An Indigenous hockey team made up primarily of residential school survivors was honoured by Canada’s Hockey Hall of Fame in Toronto on Tuesday.
The Sagkeeng Oldtimers hockey team joined the Canadian Oldtimers Hockey Association in 1978 and went on to compete in international tournaments throughout Europe, the United States and Canada.
The team was made up of players from the Sagkeeng First Nation, a community 100 kilometres northeast of Winnipeg, ranging in age from 35 to over 50. The team holds titles in the 1987 World Cup, 1989 World Cup in Munich and in the 1987 Canadian National Cup.
The team was founded by Walter Fontaine and his wife Verna. Their daughter Darlene Ahmo and her children acquired memorabilia to send to the Hockey Hall of Fame, which now has them on public view in two displays.
‘They never gave up’
When she first saw the exhibit, she said she was overwhelmed, but in a good way. With tears welling up, she said she wished her parents could see all of their hard work honoured.
Fundraising for the team’s travel was done through community events like bingo tournaments.
“They wanted their community to see the world,” Ahmo said.
“I saw how my parents struggled to make all this possible with all the travelling and the hard work they put into it. They made a lot of sacrifices and they never gave up.”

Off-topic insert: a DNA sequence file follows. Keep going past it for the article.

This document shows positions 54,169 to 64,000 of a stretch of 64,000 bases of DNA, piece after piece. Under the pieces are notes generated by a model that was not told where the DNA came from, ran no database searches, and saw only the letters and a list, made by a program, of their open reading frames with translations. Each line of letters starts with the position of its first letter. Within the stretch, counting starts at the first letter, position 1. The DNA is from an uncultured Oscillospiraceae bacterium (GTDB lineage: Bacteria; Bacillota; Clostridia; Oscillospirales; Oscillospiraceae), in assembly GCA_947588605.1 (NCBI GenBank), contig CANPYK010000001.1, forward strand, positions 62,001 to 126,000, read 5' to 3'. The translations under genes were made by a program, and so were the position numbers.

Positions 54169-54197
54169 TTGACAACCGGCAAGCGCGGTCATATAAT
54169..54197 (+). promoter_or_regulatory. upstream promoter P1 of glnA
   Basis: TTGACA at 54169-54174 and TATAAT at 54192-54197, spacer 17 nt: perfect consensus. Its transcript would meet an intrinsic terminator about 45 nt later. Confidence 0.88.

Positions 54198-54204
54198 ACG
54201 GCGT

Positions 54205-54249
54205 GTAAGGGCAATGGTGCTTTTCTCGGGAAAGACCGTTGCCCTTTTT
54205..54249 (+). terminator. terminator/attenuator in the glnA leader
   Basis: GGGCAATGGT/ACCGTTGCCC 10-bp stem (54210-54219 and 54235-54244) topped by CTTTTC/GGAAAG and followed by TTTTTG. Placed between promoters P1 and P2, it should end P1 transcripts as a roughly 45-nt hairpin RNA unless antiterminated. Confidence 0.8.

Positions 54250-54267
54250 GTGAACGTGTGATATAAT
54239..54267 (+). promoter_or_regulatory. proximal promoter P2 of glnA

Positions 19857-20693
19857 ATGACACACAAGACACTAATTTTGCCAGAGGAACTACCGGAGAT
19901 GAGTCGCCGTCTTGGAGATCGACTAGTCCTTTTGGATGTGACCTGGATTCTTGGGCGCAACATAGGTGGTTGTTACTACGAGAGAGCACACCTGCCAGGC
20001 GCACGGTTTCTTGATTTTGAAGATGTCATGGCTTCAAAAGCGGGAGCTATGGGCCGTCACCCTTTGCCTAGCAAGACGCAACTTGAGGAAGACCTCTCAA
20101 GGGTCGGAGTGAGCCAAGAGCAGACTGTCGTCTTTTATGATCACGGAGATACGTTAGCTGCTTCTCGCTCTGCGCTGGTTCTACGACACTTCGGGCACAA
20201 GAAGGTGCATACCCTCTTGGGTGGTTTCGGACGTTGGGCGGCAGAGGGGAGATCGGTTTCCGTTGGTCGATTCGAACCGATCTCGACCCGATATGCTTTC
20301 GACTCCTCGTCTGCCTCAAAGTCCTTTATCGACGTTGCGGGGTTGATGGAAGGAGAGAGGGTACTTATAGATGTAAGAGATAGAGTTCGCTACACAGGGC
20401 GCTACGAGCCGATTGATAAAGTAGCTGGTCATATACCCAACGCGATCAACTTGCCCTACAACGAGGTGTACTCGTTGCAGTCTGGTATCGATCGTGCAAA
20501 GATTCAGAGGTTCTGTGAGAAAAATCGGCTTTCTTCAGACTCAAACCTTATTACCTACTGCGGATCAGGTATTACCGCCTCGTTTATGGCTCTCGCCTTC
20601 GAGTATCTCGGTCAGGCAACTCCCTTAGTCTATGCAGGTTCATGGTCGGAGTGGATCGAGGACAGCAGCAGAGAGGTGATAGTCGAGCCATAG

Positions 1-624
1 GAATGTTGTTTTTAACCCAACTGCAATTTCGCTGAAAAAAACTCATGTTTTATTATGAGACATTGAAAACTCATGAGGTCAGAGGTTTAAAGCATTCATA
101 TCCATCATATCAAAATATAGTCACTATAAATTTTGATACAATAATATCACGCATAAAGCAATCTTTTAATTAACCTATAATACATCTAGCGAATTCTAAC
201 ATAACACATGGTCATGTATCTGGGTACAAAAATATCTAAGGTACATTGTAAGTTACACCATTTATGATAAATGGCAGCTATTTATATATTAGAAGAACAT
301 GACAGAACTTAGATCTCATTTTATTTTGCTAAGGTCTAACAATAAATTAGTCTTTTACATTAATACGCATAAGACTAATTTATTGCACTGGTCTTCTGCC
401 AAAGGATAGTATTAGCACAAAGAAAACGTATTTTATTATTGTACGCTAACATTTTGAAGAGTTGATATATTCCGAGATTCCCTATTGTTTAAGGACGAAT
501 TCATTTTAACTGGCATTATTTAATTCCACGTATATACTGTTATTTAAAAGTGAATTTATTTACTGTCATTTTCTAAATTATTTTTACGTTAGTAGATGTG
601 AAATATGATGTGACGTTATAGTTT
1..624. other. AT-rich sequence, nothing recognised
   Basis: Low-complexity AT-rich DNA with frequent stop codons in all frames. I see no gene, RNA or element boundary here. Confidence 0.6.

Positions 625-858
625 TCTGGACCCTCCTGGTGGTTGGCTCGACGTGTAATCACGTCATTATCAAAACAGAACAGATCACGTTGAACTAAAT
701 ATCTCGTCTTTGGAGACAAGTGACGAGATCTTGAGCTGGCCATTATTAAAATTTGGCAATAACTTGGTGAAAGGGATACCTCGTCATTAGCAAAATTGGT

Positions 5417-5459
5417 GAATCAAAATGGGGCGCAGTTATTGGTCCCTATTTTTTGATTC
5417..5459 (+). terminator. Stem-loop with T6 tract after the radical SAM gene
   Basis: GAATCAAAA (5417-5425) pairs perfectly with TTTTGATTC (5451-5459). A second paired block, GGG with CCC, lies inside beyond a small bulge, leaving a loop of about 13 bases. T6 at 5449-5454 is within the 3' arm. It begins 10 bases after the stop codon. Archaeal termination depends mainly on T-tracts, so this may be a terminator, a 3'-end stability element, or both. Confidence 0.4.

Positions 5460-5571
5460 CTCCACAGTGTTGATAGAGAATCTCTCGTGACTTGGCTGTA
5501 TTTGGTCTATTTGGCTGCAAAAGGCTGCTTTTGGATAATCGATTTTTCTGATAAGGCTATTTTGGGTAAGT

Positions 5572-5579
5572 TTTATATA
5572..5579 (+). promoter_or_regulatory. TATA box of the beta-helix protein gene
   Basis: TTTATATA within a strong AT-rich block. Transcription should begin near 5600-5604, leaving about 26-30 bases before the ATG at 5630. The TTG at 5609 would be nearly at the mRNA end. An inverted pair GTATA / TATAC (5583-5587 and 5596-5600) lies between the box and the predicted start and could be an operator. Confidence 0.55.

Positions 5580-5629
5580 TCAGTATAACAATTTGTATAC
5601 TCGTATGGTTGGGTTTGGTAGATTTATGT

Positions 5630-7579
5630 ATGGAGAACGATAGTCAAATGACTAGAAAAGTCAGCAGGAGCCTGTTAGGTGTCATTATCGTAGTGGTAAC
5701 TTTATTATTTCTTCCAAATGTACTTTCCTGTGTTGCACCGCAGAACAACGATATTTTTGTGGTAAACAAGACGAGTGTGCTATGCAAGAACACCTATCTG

The team’s display at the Hockey Hall of Fame is a nod to the Truth and Reconciliation Commission’s 87th call to action, which calls for sports halls of fame to provide public education on the stories of Indigenous athletes.
“The exposure that will come from being in the Hockey Hall of Fame is so important to Canada and to the rest of the world, especially for reconciliation,” says Grand Chief Willie Littlechild of the Treaty 6 Nations.
Littlechild travelled across Canada for six and a half years as a Truth and Reconciliation commissioner listening to thousands of stories from the saddest and darkest, most unknown chapter of Canadian history, he said. Through all of the dark stories, he said there was one bright light that cut through that history.
“That bright light was the important role of sports in residential school, especially hockey,” he said.
Healing through hockey
The healing power of hockey is something that Littlechild said he experienced, having spent 14 years in the residential school system. That was where he learned to play hockey, and he had the opportunity to join the Sagkeeng Oldtimers on the rink.
“It’s a very important story because it talks about the resilience and the strength of Indigenous people, especially through sport,” said Littlechild.
Derrick Henderson, Chief of the Sagkeeng First Nation, agreed.
“Acceptance and preservation of Sagkeeng Oldtimers pays tribute to the important role of hockey in the lives of former students of Indian Residential Schools in Canada, the survival through years of incarceration of their lives and our enduring belief that the existence and free spirit of Indigenous people can never be vanquished,” he said.
Ahmo said the recognition of the Sagkeeng Oldtimers, in response to the Truth and Reconciliation Commission’s calls to action, is an important step for Canada and that it shows a side of Canadian history that has not been acknowledged on such a national platform.
She hopes more Indigenous athletes will be recognized in the future.
“This is like an open door and anything is possible.”